Alabama to debate bill forcing sex offenders to pay for their own castration

'Some people have said it's inhumane. But what's more inhumane than molesting a child?'

Click to follow
The Independent US

A US politician wants to force convicted sex offenders to pay for their own surgical castration.

Steve Hurst, an Alabama state representative, has introduced a bill that would mean all sex offenders over the age of 21 have to fund the procedure before being released.

The politician has been pushing for near identical legislation with similar bills seven times since 2006.

Mr Hurst said: "I've often wondered what that child went through, physically and mentally, and what kind of shape he's in now

"They (sex offenders) have marked these children for life. They will never get over it. And if they've marked children for life, they need to be marked for life.

"Some people have said it's inhumane. But what's more inhumane than molesting a child?"

Although no states have surgical castration laws, a number already have legislation requiring chemical or voluntary surgical castration. 

Chemical castrations allow sex offenders to receive regular injections of a drug that lowers testosterone to pre-puberty levels and reduces their libido.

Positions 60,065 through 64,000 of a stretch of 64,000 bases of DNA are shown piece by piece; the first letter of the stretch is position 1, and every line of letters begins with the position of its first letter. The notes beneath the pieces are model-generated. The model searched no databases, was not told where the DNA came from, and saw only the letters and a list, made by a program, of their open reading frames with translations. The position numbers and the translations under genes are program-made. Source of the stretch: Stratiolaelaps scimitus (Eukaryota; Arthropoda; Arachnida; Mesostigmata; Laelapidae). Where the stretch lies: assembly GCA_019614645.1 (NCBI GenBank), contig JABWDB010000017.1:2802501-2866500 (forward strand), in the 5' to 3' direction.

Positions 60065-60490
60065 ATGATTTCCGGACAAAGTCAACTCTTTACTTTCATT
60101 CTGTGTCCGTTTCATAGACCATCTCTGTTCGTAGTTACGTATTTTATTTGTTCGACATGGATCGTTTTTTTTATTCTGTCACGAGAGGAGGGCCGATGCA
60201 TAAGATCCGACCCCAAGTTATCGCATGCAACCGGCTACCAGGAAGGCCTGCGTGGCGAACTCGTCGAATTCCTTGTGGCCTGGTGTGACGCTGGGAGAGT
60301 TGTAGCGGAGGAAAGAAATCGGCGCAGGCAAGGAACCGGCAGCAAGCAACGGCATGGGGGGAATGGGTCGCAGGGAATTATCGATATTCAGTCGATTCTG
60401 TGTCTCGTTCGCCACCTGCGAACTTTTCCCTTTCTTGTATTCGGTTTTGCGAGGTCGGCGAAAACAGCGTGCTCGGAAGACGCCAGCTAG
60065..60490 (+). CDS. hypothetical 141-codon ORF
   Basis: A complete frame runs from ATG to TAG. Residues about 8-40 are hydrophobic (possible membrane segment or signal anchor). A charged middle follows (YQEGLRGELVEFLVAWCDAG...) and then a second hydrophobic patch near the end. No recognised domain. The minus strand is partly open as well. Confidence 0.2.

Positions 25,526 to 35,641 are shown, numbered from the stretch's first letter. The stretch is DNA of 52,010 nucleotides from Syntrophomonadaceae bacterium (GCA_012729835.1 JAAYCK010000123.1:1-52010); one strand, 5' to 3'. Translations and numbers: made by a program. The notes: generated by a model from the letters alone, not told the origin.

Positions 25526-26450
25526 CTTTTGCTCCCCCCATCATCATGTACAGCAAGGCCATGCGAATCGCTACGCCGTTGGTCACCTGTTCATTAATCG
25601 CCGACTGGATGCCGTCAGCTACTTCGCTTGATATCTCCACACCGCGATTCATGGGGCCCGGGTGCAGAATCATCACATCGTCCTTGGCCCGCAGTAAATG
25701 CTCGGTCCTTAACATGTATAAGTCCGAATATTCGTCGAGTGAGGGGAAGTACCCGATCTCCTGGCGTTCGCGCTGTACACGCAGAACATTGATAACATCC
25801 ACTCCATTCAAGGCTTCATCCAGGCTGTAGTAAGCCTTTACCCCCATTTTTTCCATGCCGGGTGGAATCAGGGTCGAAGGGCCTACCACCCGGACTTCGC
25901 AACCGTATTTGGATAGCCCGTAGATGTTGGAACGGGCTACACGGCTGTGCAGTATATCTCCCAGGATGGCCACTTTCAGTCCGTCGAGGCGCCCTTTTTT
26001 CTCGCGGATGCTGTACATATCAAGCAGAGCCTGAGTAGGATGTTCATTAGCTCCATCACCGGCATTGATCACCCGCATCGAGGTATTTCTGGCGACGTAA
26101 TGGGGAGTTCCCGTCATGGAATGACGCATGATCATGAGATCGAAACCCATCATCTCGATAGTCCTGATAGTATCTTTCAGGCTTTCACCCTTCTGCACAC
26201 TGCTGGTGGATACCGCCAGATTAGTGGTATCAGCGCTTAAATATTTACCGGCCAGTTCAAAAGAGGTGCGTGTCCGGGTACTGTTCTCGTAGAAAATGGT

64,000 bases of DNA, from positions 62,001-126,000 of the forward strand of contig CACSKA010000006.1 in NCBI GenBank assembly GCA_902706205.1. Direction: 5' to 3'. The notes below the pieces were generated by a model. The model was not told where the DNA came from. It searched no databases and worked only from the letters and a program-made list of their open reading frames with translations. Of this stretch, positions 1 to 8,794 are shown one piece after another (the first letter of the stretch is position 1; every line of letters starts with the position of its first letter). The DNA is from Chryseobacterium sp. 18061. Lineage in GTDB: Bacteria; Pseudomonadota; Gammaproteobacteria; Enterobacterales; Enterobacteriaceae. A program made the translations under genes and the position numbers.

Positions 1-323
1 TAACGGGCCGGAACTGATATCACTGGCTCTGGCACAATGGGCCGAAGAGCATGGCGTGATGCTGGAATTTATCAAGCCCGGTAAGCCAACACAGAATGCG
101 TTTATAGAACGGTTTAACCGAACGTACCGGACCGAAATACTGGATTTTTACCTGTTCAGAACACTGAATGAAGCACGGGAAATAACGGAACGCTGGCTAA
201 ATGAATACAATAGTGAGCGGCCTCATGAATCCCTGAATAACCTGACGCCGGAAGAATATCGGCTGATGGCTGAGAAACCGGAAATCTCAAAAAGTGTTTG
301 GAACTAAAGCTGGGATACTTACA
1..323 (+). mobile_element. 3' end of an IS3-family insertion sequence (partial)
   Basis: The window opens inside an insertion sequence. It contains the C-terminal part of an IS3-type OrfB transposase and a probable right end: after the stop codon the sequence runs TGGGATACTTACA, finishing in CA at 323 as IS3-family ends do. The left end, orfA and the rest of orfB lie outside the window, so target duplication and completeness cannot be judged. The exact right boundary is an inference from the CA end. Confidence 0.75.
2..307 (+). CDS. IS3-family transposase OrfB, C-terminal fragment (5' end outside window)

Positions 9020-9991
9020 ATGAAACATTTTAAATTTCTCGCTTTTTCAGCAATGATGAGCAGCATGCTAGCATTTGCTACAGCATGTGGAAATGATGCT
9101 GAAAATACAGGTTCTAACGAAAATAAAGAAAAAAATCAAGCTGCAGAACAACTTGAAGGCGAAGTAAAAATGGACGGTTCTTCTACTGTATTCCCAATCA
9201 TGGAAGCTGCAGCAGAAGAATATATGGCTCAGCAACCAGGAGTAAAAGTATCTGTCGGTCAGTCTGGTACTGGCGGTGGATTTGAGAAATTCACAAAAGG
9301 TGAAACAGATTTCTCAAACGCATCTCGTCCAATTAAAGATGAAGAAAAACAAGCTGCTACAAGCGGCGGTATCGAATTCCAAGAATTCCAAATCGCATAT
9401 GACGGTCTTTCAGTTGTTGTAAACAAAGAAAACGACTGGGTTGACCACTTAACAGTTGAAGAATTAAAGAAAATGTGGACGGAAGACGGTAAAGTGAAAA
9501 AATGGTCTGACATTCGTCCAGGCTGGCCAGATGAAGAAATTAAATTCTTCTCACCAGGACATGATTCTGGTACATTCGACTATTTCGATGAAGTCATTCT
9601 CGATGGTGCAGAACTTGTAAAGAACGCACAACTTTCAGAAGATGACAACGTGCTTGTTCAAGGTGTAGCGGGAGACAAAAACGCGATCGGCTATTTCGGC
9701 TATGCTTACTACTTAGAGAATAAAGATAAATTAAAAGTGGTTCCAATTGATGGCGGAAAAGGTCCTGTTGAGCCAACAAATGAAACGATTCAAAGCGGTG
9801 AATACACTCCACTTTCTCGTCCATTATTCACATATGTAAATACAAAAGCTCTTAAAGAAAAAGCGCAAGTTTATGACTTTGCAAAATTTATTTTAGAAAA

The civil rights group, the American Civil Liberties Union, state that castration is a "cruel and unusual punishment."

The founder of a sexual disorders clinic at John Hopkins University, Dr Frederick Berlin said lowering testosterone levels does reduce libido and sexual urges.

But he added many sex offences are not sexually motivated.

Dr Berlin said: "There are many sex offenders who aren't driven by intense sexual urges.

"Some of these folks have other mental health issues, so it could just lull us into a false sense of security. Just to do it as a one-glove-fits-all is very unlikely to be helpful."

He added: "I do think there is a role for medicines that lower sexual drive and enable people to be in better control. But this should be through a collaborative effort between the criminal justice and the scientific medical community."